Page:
[sdiy] Using dual BBD chips for higher clock frequency
brianw at audiobanshee.com
Fri Jun 17 02:23:16 CEST 2022
I was going to suggest that differential would improve S/N by 3 dB, since the signal would get a 6 dB boost and the two chips' noise would sum to +3 dB because they should be uncorrelated.
Then I realized that differential (inverting one copy) wouldn't really be any better than maintaining the same polarity in both, since the noise is not going to cancel anyway. Note that balanced audio is differential because the noise is typically induced in the cable almost equally on both signal wires, so inverting the -signal will cancel most of the noise. Not the case with BBD noise because there would be no correlation between the noise in the two chips.
So, basically, you can still get that 3 dB improvement in S/N whether you use differential or not. I'd look at the complexity of the circuit with either option, and choose the one with fewer parts. (e.g. maybe differential would make the summing amp easier?). I also wonder whether the clock nulling circuits could be mangled into handling differential signaling.
On Jun 16, 2022, at 4:38 PM, Tom Wiltshire wrote:
> On 16 Jun 2022, at 23:11, Mike Bryant wrote:
>> You could add more BBDs in parallel and sum the outputs to reduce it again.
> I think this is what's referred to in the SAD1024 datasheet. That chip was actually a dual 512-stage device, and one suggestion was to use the two delay lines in parallel for reduced noise. I don't remember the details. Could be that simply summing the signals gives you a +6dB boost in the signal, but not so much in the noise, or it could be that it recommended a differential signal. Can't remember, sorry. I found an "Archer"-branded version of the datasheet here which shows various possibilities:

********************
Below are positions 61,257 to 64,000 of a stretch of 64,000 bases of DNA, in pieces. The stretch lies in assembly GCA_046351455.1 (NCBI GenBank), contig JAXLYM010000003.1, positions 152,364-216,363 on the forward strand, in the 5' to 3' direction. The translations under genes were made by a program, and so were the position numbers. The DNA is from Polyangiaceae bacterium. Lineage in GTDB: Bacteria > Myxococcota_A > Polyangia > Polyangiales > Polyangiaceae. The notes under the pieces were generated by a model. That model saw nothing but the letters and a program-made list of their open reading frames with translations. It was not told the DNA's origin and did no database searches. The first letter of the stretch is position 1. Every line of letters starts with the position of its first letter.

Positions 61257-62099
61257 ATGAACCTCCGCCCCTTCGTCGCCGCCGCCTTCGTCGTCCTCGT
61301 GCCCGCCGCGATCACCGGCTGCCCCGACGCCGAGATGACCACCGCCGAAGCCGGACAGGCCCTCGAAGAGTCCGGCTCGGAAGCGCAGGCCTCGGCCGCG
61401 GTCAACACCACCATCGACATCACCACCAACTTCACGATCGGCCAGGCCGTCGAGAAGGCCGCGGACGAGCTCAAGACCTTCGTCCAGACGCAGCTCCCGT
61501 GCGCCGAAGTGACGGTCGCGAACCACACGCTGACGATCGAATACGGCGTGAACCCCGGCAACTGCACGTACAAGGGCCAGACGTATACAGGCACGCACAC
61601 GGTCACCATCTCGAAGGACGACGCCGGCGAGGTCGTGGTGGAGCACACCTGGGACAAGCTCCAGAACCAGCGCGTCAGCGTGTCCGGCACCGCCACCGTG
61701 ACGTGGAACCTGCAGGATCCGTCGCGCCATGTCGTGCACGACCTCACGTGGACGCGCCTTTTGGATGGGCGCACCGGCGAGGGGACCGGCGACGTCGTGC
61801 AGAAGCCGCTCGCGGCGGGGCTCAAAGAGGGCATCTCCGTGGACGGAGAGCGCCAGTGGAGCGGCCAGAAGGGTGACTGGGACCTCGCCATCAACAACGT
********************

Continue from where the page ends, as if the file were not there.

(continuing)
It seems strange that Archer shows the A' output as unused in the Serial configuration. They might not have aimed for high fidelity.
Similarly, the Parallel-multiplex operation shows both A' and B' outputs as unused.
The differential mixer seems to be entirely passive (at least ahead of the LM733).
>> If lowest clock speed is 20k, you really need to be filtering out everything about 10k.
> BBD datasheets generally recommend a conservative bandwidth of 1/3rd of the clock frequency, so 20K would be 6.67KHz. Poor, but much better than 3.3KHz!!
> I totally agree that 18KHz filtering with 20KHz clock is not realistic. No practical filter is that sharp.
Exactly. A circuit with ADC and DAC might incorporate a fancy digital filter with sharp 18k to 20k slope, but you're not building that with all analog components. The recommendation for 1/3 frequency allows fewer poles in the filter.
More information about the Synth-diy